Skillful use of the principles of design improves any composition. A good composition depends on the artist’s knowledge of these rules, yet also is dependent on the use of intuition (or instinct). The intuitive aspect of composition is what makes each piece of art unique. Using your instincts adds flavor and creativity to your art. Move different parts of your painting around to emphasize or strengthen your composition until the painting feels right to you. The rules of composition are there to solve design problems, but rules can eliminate creativity if followed slavishly. Try to think of design elements as a foundation to base your composition on. Then trust your intuition!

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A Baker’s Dozen of My Favorite Watercolor Books…(Part 2)

Let’s continue here with the second half of my list of favorite watercolor books. Enjoy!

Painting Successful Watercolours from Photographs ( 2015) by Geoff Kersey.      Artists who work from photographic source material need to learn to adapt and improve upon their photo references in order to create a successful painting. Geoff Kersey is a master of this way of working, and here he shows how to create a dramatic painting without overworking or putting too much detail. Reference photos, color charts, and preparatory sketches are shown alongside Kersey’s finished paintings in this book, with full details of the adaptations of each photo reference and the creative process involved. There are many clear tips, lots of advice, and an illustrated glossary of all the painting terms used. I would recommend Painting Successful Watercolours From Photographs to painters who like to use photos in composing their pictures.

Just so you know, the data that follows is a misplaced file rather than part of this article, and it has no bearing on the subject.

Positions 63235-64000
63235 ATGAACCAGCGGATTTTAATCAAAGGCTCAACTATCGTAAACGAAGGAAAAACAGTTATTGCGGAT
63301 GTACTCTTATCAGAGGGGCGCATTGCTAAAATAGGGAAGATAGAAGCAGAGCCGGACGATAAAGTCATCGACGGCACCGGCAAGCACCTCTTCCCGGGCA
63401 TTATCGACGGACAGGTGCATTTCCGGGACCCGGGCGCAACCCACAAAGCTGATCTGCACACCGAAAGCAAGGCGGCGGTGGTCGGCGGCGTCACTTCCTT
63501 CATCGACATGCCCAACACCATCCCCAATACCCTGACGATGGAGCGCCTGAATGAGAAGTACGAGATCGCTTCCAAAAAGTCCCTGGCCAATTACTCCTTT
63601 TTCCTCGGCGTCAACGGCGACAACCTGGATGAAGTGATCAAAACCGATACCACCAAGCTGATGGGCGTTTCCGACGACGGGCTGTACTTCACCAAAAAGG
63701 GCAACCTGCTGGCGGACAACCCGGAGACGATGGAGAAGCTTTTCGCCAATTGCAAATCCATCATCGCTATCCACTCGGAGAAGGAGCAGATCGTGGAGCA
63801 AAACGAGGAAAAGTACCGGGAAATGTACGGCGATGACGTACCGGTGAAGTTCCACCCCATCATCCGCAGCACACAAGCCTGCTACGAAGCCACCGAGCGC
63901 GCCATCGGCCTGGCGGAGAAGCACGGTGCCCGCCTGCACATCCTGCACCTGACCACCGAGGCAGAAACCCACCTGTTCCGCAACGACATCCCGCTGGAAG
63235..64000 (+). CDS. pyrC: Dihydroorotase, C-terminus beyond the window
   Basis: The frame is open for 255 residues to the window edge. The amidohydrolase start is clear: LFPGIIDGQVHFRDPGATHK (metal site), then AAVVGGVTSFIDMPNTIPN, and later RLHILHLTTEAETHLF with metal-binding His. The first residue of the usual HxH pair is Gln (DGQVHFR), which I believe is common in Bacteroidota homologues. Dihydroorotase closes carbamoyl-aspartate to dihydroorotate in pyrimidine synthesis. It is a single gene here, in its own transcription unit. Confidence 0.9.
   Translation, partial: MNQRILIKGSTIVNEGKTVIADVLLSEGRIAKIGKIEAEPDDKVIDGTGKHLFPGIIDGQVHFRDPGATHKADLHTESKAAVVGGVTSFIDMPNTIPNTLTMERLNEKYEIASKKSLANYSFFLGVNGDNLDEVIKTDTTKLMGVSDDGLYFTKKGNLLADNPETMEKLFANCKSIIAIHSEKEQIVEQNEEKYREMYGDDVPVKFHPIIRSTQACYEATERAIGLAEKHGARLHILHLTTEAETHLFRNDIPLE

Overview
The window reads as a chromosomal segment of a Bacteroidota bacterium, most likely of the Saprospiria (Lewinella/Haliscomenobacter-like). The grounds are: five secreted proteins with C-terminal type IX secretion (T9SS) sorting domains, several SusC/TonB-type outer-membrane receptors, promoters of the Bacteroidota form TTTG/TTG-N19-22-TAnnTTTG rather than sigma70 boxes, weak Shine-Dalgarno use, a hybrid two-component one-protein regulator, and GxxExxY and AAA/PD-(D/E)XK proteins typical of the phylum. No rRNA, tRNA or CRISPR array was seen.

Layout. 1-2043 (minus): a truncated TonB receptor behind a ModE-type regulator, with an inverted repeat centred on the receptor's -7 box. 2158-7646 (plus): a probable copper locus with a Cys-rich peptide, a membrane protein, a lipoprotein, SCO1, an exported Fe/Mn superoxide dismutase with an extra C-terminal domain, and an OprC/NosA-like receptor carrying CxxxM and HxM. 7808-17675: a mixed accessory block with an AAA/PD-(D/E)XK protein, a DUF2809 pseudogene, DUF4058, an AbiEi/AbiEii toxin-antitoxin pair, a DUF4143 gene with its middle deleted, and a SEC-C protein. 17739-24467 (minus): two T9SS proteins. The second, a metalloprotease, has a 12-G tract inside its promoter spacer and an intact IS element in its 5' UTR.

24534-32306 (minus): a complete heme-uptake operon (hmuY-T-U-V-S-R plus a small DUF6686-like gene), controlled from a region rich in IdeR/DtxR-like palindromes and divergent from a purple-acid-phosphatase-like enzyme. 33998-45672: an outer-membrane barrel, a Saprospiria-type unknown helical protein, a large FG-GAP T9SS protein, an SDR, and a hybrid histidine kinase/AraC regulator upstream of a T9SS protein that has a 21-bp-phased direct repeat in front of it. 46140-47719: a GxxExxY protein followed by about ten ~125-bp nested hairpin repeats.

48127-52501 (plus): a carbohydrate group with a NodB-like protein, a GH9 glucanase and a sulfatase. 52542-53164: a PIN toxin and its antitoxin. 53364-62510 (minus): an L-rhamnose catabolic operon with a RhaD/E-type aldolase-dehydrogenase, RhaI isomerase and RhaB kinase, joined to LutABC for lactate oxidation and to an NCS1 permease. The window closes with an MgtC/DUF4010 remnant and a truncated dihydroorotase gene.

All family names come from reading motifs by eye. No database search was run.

kersey.jpg

 

Geoff’s Top Tips For Watercolour Artists (2011) by Geoff Kersey (updated 2018 as Geoff Kersey’s Pocket Book For Watercolour Artists: Over 100 Essential Tips To Improve Your Painting.)                                                                                                      In this wonderful resource, Kersey covers many of the main techniques and methods he uses to create his watercolor landscape paintings. He describes the basics, then begins to teach the reader, by example, how to actually approach and begin a painting. Kersey presents step-by-step lessons for a variety of specific settings, including painting skies, mountains, trees, water, buildings, coastal scenes, and snow scenes.

Geoff Kersey has also written (in addition to the three books of his mentioned above) How To Paint Skies, Watercolour Trees and Woodlands, Watercolour Landscapes, Watercolour Seascapes, Trees, Woodlands and Forests, and others. And Kersey offers video classes on arttutor.com.